I guess the question that still comes to mind is why can't they do both? School and unschool? You could enhance what they learned by getting on the internet and discovering and inquiring about the topics discussed. Basically, above and beyond!
I suppose this would be do-able. However, I maintain that what works for a class of 30 isn't necessarily the best for my class of 4 (well, by state standards, only 1 currently). I also see (and this really depends on your district and teachers) stressed-out, over-scheduled kids around me a lot. You have them in your class - the ones who have baseball Monday nights, dance Tuesday night, church on Weds, ice skating on Thursday and they're out to have fun with friends on Fridays. Plus gobs of homework. When would there be time to unschool? Saturday afternoon? Oh wait... that's Timmy's birthday party. ;) Simply put, I don't think unschooling during 'off-hours' would work well because I think it would be handled more like a hobby. And who ever has time for hobbies? I love to scrapbook. The last time I actually did it was when I was pg (and for the record, that was at least 6 mos ago).
Your next question was...
Do you think public schools quelch their learning by forcing too many rules and too much curriculum into their minds? I must admit-we probably do but I always believed that is what the world would do to them someday as they became adults and ventured into the world of a career and family. Some things are forced. (emphasis added)
A couple of interesting points here. The one that leaps out at me is an argument I've heard many times (usually from my own mother and in-laws) - 'Why give them so much freedom? There are some things in life that you just *have* to do. They need to learn that!' OK, I agree - there are some things in life that you have to do. But do those things start at 5 years of age? Sure, you have to brush your teeth. You have to sleep. You have to keep your body clean. But I feel the fewer have-to's they have, the more they're willing to not make a huge deal out of them. For example - I hear stories about moms fighting with their kids about baths or brushing teeth. If you let them choose other things (what to wear, for example), that can help relieve pressure on the other issues that are really important. Similar to management styles - do you prefer to be micromanaged or do you prefer your boss tell you the job and then stands back and lets you do it while providing support and resources? I definitely prefer the latter though perhaps there are those people who like to be micromanaged? It's my opinion that my kids will be better able to deal with more have-to's as they become adults. ;) And don't misread that - we DO have rules. My kids do not run amuk around me...well not usually anyway (they're not angels, after all! LOL). They aren't allowed to talk meanly to each other, they are not allowed to hit each other, they do have to brush their teeth, etc. But we try to minimize the amount of rules that we have and we speak to them like adults. I don't mean that in the vocabulary sense (though we certainly don't talk down to them - we just explain unknown words to them as needed) but more so in the respect sense. Our kids are always welcome in our adult world. There's no separating of this-is-the-kid-area and this-is-the-adult-area. We're a family unit and if it's not appropriate for them, we don't do it. I wait until they're asleep (or in their rooms for the evening) to watch Desperate Housewives. LOL This may get harder to do as they get older and don't need as much sleep or they want to stay up later - we'll adjust it then, whether I decide to stop watching it or we come to some kind of compromise. When my husband brings up an article of interest to me in the newspaper, they're invited to give their opinions as well.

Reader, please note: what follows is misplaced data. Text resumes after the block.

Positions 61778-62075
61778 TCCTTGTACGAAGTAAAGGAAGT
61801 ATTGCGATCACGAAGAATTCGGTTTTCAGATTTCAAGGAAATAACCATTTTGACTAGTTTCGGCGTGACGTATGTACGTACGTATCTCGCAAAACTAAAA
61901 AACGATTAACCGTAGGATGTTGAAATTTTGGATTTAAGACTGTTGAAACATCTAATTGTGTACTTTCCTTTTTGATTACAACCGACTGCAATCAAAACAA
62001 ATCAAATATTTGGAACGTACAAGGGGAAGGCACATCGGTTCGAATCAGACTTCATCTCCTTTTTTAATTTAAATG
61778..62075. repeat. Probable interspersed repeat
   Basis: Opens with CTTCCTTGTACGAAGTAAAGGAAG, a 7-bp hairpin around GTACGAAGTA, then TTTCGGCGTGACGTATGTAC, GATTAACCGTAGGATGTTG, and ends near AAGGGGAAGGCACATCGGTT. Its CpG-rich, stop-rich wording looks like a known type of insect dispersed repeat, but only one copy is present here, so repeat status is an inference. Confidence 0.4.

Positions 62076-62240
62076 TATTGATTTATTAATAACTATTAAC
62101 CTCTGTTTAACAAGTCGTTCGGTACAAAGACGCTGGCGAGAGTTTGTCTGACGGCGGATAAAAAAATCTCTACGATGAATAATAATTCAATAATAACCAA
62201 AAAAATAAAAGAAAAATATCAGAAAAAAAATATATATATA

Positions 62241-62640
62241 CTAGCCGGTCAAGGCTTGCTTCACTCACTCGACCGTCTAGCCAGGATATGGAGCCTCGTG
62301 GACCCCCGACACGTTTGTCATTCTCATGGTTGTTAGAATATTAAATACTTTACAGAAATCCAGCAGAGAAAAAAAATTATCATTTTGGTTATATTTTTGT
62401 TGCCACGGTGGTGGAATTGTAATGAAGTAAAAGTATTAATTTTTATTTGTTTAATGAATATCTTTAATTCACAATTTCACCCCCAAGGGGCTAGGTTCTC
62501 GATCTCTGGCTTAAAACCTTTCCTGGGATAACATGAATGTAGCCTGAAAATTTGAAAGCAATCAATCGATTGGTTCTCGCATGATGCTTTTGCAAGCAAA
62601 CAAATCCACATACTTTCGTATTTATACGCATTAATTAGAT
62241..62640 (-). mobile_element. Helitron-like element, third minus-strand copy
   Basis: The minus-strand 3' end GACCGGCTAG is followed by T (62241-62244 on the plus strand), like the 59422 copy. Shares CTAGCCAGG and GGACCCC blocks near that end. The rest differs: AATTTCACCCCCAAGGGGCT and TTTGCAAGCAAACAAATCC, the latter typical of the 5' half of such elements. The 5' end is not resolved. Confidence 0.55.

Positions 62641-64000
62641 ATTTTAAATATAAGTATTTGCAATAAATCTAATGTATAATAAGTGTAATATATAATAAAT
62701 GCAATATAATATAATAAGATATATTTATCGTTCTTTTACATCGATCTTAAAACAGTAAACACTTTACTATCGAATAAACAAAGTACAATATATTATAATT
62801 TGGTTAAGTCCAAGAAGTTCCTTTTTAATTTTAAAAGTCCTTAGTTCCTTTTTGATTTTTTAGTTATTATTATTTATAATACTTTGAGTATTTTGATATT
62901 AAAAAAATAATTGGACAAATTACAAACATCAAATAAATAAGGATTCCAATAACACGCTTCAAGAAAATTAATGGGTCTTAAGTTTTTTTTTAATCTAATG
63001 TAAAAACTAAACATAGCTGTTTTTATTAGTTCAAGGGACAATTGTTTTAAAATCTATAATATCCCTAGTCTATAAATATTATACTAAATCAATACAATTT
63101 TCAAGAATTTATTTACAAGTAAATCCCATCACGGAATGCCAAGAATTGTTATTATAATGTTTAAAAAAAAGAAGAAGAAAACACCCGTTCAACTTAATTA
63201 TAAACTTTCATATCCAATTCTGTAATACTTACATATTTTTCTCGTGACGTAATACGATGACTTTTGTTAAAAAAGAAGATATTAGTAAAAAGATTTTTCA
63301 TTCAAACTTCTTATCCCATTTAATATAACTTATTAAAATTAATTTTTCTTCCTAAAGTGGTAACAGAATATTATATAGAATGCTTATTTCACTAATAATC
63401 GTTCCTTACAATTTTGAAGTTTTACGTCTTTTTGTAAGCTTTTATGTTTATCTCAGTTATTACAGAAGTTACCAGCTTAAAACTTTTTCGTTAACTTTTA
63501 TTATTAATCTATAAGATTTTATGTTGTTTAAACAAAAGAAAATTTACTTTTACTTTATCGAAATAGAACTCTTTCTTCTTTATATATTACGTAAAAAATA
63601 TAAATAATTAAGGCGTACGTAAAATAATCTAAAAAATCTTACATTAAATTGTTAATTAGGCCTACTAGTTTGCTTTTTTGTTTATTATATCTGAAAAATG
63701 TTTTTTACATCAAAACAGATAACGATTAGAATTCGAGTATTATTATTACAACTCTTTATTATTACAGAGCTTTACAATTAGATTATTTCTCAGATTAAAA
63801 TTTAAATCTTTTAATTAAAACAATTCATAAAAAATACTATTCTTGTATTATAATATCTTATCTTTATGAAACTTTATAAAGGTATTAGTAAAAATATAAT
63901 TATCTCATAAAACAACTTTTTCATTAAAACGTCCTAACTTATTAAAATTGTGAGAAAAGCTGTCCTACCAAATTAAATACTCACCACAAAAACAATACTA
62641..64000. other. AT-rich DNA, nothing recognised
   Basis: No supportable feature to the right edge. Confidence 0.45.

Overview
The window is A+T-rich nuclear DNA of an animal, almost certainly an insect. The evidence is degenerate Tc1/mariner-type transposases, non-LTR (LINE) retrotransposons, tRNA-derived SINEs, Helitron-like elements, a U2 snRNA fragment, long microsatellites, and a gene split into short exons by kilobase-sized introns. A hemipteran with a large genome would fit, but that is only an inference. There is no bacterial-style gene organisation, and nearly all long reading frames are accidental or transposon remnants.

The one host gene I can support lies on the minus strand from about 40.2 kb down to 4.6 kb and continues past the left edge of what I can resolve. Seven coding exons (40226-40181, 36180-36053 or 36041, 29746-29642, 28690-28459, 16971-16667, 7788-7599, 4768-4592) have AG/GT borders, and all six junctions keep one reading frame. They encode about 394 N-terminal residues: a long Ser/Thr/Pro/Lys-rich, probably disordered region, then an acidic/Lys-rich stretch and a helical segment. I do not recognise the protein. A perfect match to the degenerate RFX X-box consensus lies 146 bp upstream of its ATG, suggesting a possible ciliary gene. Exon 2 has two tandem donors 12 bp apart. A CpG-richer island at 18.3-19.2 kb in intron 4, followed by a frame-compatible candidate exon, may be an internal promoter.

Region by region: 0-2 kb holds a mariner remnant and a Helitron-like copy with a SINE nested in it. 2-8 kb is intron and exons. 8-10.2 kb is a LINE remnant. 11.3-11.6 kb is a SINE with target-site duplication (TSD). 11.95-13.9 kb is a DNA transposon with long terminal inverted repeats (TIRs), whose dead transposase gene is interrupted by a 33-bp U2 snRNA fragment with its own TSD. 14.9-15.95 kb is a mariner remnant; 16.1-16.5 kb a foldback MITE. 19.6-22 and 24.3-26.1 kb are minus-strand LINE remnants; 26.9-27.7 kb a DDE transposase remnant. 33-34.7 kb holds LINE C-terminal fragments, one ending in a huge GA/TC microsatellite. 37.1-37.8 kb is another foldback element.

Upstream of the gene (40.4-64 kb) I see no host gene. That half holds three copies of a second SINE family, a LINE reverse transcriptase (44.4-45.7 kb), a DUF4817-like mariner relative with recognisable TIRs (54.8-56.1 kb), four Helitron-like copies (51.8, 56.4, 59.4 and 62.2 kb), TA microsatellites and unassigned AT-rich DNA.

Do I think schools are forcing too many rules and curricula agendas? Maybe...though I honestly try not to get into the whole "how do we fix America's education system" conversations because, other than my tax money (and don't get me started on that either! LOL), I'm not active in it. I'll leave that to the mass educators to figure out. ;)
Though I do see that in a mass education effort, rules and curricula are needed. I'm just saying that since I'm not doing mass education and can focus on each child individually, I don't need to follow the same techniques that work for those who are being mass educated. I know homeschooling families who have classrooms in their homes - they devoted an entire room to look exactly like a school classroom - they have alphabet posters, they raise their hands to speak, they write on chalkboards, etc. I don't see the need to follow mass education techniques in my home.
If I couldn't continue homeschooling my kids, I'd search for a Montessori school. They have a lot more freedom in their learning and interests than your typical public school and I think they'd be the closest fit in mass education, to what we do here at home.
I hope that explains it. I have a nagging feeling that I didn't get to the heart of your question so let me know if I missed it. LOL